DID you know that in the 17th and 18th centuries, “nostalgia” was deemed a mental disorder?
Actually, I have friends who would agree because when it comes to me and my cars, my nostalgia knows no bounds. It is an important link between my past and present self.
Each car I’ve owned has a story attached. My first was a London taxi that I bought for £12 from a neighbour in Notting Hill Gate.
The perfect vehicle to carry my equipment and take me from gig to gig, I loved that cab, with its solid doors and the familiar diesel rattle and hum. I’ve never had another car that could match the turning radius.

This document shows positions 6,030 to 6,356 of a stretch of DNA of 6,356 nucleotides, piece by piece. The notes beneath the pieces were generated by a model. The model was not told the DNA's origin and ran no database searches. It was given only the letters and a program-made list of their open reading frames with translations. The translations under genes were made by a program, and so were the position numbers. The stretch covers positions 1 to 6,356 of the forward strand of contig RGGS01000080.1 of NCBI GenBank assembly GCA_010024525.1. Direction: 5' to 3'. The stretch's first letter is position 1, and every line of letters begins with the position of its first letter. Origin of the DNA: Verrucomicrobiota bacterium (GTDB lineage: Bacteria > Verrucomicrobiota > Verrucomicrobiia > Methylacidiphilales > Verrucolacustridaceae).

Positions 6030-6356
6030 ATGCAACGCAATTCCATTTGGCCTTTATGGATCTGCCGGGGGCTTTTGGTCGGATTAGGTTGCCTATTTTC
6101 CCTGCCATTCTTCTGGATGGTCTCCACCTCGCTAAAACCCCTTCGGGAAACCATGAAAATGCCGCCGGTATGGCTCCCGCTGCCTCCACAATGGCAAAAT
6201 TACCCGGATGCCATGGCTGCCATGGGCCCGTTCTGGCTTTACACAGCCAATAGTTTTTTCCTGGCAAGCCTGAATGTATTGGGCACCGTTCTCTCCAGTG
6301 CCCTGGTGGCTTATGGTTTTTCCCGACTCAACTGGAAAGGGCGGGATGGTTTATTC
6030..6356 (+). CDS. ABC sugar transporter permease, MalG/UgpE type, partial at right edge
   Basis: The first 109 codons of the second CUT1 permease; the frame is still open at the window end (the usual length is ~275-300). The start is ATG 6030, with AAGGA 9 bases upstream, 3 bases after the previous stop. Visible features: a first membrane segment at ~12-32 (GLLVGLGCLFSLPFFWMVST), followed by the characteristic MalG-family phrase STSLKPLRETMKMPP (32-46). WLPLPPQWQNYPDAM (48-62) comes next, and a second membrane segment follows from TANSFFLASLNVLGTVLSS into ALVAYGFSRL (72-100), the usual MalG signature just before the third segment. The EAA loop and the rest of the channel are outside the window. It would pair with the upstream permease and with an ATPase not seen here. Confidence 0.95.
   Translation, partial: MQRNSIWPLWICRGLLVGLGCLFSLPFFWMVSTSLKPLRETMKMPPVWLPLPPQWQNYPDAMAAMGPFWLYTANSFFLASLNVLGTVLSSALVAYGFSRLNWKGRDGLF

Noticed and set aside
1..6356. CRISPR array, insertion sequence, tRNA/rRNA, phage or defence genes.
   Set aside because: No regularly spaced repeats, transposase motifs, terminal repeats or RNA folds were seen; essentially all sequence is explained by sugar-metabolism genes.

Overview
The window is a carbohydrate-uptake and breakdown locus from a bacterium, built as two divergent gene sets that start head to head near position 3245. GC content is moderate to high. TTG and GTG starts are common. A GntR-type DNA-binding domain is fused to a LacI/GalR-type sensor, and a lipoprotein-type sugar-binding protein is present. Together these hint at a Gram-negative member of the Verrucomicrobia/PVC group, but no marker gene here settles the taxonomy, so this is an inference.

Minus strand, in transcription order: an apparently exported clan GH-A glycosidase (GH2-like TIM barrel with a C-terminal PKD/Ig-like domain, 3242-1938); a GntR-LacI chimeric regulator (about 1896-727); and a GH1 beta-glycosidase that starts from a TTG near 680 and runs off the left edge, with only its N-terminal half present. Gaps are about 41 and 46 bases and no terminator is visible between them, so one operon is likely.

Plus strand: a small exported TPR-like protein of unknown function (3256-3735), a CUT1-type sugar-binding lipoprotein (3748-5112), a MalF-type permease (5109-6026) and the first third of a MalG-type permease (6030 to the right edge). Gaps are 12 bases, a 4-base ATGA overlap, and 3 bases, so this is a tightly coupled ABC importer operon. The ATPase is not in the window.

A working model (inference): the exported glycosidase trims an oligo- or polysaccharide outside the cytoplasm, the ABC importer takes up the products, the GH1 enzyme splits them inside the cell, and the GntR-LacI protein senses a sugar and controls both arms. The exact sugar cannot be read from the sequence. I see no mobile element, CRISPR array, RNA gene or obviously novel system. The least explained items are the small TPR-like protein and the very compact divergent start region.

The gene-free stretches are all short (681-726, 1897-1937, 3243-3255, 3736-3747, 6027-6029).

After the cab, vanity got the better of me and I bought a Jaguar XJ-120 sports car for about £60. It was a wreck, leaked as much oil as it used petrol. I couldn’t afford to buy the hard-top roof for the winter so, rain or shine (mostly rain), I drove it with no top at all.
I had a system to weather the storms; a leather cape, one of my dad’s Air Force flying helmets, goggles and enormous Air Forceissue gloves. I’d bomb down the motorways like a mad speed racer, arriving at my destination (no heater) frozen half to death, frost-bitten and soaked to the bone. Continue reading